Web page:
John has lead a solitary life for thirty years since the death of Moonyeen Clare. But now Owens, a close friend, insists that he care for his niece, Kathleen, orphaned when her parents were... See full summary »
John has lead a solitary life for thirty years since the death of Moonyeen Clare. But now Owens, a close friend, insists that he care for his niece, Kathleen, orphaned when her parents were lost at sea. Kathleen is five, but the years pass and now she is a young woman who is the image of Moonyeen. Willy wants Kathleen for his wife, but Sparks fly when she meets Kenneth Wayne one dark and stormy night. John is horrified for it was Wayne's father who shot Moonyeen dead on her wedding day and John has never found him or forgiven the family. When Ken goes off to war, John forbids any marriage and Ken agrees, while Kathleen does not. When Ken returns four years later when the war is over, he is crippled. He conceals his condition and makes plans to leave for America. Written by
Tony Fontana <email@example.com>
Fredric March commented to his first cousin, Kathryn Davis, about working with Norma Shearer, that, yes, she was a great actress, professional, etc., but could be difficult, because she constantly expected perfection. When Davis asked what that specifically meant, March replied, "She was never satisfied, kept having us do take after take." Pausing, he continued, unabashed, "Especially our love scenes. She always wanted to redo all the love scenes, several times!" Davis wanted to ask why he supposed Shearer always wanted to retake the love scenes in particular, but thought better of it and kept silent. See more »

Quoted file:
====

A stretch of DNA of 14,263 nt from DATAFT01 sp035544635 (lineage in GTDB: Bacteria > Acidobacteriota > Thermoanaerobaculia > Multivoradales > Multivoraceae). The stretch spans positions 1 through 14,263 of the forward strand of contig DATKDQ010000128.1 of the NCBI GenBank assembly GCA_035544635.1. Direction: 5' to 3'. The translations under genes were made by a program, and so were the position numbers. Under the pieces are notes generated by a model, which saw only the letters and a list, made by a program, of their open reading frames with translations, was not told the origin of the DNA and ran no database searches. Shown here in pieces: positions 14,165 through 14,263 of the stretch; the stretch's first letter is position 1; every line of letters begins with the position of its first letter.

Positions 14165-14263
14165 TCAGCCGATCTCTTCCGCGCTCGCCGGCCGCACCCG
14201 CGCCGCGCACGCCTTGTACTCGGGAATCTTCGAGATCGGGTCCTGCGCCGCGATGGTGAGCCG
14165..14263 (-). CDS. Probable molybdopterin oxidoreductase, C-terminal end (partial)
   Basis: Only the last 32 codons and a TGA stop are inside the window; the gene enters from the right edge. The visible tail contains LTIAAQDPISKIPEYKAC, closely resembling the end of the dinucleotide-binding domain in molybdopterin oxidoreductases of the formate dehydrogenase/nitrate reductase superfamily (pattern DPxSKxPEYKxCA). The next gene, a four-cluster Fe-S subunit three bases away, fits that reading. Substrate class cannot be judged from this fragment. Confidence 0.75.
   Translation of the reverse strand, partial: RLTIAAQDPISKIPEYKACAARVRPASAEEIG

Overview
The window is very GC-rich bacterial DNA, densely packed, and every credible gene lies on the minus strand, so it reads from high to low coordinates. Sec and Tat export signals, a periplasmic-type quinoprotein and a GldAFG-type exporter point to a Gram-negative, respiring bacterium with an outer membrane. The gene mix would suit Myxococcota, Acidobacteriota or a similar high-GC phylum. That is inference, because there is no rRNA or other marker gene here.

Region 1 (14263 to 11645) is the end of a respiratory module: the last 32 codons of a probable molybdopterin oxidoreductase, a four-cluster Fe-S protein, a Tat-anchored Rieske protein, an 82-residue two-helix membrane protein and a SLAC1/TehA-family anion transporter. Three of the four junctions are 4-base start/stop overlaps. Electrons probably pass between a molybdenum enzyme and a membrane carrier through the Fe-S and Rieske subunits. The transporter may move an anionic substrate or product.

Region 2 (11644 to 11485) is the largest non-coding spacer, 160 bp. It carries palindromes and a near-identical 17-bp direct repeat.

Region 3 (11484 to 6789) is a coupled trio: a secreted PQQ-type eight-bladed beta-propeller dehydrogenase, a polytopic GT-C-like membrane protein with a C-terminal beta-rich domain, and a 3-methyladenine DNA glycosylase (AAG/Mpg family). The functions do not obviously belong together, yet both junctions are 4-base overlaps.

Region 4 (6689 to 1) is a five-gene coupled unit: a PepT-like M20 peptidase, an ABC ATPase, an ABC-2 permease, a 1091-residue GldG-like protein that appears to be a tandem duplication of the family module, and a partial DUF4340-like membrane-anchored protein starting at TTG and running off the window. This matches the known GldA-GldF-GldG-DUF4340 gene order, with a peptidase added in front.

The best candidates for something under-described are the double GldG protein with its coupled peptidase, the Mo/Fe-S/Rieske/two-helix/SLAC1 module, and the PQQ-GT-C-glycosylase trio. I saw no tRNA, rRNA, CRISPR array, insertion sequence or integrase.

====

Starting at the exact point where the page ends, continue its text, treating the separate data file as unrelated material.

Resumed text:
When Fredric March and Norma Shearer draw back after a farewell kiss in the garden, a thick, glistening strand of saliva can easily be seen between them. See more »
As M-G-M would later do with "The Wizard of Oz", no mention at all is made of any of the actors having dual roles. Thus, the characters "Moonyeen" and "Jeremy Wayne" are not even mentioned in the credits, although the characters are drastically important to the story. See more »
I saw this film at the Egyptian Theater in Sioux Falls, SD when I was 7 yrs. old. I can still remember the shooting scene. I cried all the way home. I just watched it today and cried all over again! I didn't realize 'til today what a wonderful actress Norma Shearer was. The photography was great, better than I remember 30's movies being. The chemistry between Norma and Frederic was superb. And ,of course, Leslie Howard always gives a stellar performance. I haven't seen the re-makes, but can't imagine that they could improve upon it. I'm saving this movie for my daughter to see so she can appreciate a fine film from the past, one with an everlasting theme and a great story.
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